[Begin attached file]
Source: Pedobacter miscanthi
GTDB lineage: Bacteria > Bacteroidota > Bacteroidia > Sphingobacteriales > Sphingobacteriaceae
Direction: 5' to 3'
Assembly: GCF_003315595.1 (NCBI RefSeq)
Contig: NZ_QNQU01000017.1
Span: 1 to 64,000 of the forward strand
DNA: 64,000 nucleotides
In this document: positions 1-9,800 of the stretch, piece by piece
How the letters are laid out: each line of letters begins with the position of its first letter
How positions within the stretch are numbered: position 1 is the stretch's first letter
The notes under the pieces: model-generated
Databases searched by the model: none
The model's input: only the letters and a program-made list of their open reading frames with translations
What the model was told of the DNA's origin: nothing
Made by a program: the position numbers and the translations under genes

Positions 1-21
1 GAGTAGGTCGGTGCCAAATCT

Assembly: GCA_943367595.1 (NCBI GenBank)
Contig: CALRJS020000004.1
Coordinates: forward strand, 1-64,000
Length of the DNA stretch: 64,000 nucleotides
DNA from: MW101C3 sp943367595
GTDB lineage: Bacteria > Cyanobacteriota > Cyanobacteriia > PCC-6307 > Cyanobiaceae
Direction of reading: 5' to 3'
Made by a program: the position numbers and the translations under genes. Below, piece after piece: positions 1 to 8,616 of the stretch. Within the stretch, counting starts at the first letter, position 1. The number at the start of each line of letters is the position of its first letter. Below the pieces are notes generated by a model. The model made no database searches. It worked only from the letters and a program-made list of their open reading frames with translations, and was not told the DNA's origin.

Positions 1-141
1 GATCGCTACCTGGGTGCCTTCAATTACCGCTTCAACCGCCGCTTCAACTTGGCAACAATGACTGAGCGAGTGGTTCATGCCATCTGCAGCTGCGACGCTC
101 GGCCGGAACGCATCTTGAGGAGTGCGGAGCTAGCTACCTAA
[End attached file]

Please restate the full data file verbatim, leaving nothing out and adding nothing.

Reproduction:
Source: Pedobacter miscanthi
GTDB lineage: Bacteria > Bacteroidota > Bacteroidia > Sphingobacteriales > Sphingobacteriaceae
Direction: 5' to 3'
Assembly: GCF_003315595.1 (NCBI RefSeq)
Contig: NZ_QNQU01000017.1
Span: 1 to 64,000 of the forward strand
DNA: 64,000 nucleotides
In this document: positions 1-9,800 of the stretch, piece by piece
How the letters are laid out: each line of letters begins with the position of its first letter
How positions within the stretch are numbered: position 1 is the stretch's first letter
The notes under the pieces: model-generated
Databases searched by the model: none
The model's input: only the letters and a program-made list of their open reading frames with translations
What the model was told of the DNA's origin: nothing
Made by a program: the position numbers and the translations under genes

Positions 1-21
1 GAGTAGGTCGGTGCCAAATCT

Assembly: GCA_943367595.1 (NCBI GenBank)
Contig: CALRJS020000004.1
Coordinates: forward strand, 1-64,000
Length of the DNA stretch: 64,000 nucleotides
DNA from: MW101C3 sp943367595
GTDB lineage: Bacteria > Cyanobacteriota > Cyanobacteriia > PCC-6307 > Cyanobiaceae
Direction of reading: 5' to 3'
Made by a program: the position numbers and the translations under genes. Below, piece after piece: positions 1 to 8,616 of the stretch. Within the stretch, counting starts at the first letter, position 1. The number at the start of each line of letters is the position of its first letter. Below the pieces are notes generated by a model. The model made no database searches. It worked only from the letters and a program-made list of their open reading frames with translations, and was not told the DNA's origin.

Positions 1-141
1 GATCGCTACCTGGGTGCCTTCAATTACCGCTTCAACCGCCGCTTCAACTTGGCAACAATGACTGAGCGAGTGGTTCATGCCATCTGCAGCTGCGACGCTC
101 GGCCGGAACGCATCTTGAGGAGTGCGGAGCTAGCTACCTAA